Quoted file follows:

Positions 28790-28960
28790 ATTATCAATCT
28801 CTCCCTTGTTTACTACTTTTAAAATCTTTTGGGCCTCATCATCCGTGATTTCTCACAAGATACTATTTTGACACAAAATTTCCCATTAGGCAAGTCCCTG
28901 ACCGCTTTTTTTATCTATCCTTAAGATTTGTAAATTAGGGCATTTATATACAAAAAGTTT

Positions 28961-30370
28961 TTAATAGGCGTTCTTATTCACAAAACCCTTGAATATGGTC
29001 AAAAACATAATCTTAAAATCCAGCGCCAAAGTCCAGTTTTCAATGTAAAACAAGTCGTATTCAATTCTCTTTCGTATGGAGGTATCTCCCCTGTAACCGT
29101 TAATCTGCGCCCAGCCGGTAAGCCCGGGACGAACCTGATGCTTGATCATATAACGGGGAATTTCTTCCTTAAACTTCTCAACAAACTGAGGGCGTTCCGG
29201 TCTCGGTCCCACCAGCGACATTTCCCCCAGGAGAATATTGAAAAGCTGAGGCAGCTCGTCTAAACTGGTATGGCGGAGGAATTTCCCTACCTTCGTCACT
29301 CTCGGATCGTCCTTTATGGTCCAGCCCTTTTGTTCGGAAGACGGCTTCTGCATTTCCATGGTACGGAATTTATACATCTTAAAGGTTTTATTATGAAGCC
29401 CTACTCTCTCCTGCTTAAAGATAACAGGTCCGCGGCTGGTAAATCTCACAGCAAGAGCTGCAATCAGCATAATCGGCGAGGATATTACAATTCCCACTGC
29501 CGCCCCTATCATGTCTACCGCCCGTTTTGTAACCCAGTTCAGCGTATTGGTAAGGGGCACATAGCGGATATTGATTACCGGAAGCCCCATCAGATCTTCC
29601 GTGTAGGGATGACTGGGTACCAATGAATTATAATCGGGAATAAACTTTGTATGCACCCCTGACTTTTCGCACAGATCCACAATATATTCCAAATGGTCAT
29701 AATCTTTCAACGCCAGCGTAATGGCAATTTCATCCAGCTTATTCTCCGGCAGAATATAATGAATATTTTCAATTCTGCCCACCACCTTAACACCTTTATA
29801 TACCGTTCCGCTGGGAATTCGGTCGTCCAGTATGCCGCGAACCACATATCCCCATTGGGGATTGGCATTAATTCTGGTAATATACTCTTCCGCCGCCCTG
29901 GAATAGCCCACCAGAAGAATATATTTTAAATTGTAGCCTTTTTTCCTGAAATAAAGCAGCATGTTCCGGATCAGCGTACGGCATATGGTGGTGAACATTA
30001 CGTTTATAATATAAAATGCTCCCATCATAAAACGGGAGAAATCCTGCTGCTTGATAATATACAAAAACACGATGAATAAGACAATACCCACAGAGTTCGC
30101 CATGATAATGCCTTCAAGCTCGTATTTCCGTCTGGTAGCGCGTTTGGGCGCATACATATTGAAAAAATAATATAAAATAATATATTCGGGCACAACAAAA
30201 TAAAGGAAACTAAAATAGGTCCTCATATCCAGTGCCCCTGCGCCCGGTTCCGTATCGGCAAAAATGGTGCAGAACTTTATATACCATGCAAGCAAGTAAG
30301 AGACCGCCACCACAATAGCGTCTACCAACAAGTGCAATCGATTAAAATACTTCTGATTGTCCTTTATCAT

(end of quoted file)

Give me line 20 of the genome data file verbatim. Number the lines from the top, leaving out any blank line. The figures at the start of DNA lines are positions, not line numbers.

30301 AGACCGCCACCACAATAGCGTCTACCAACAAGTGCAATCGATTAAAATACTTCTGATTGTCCTTTATCAT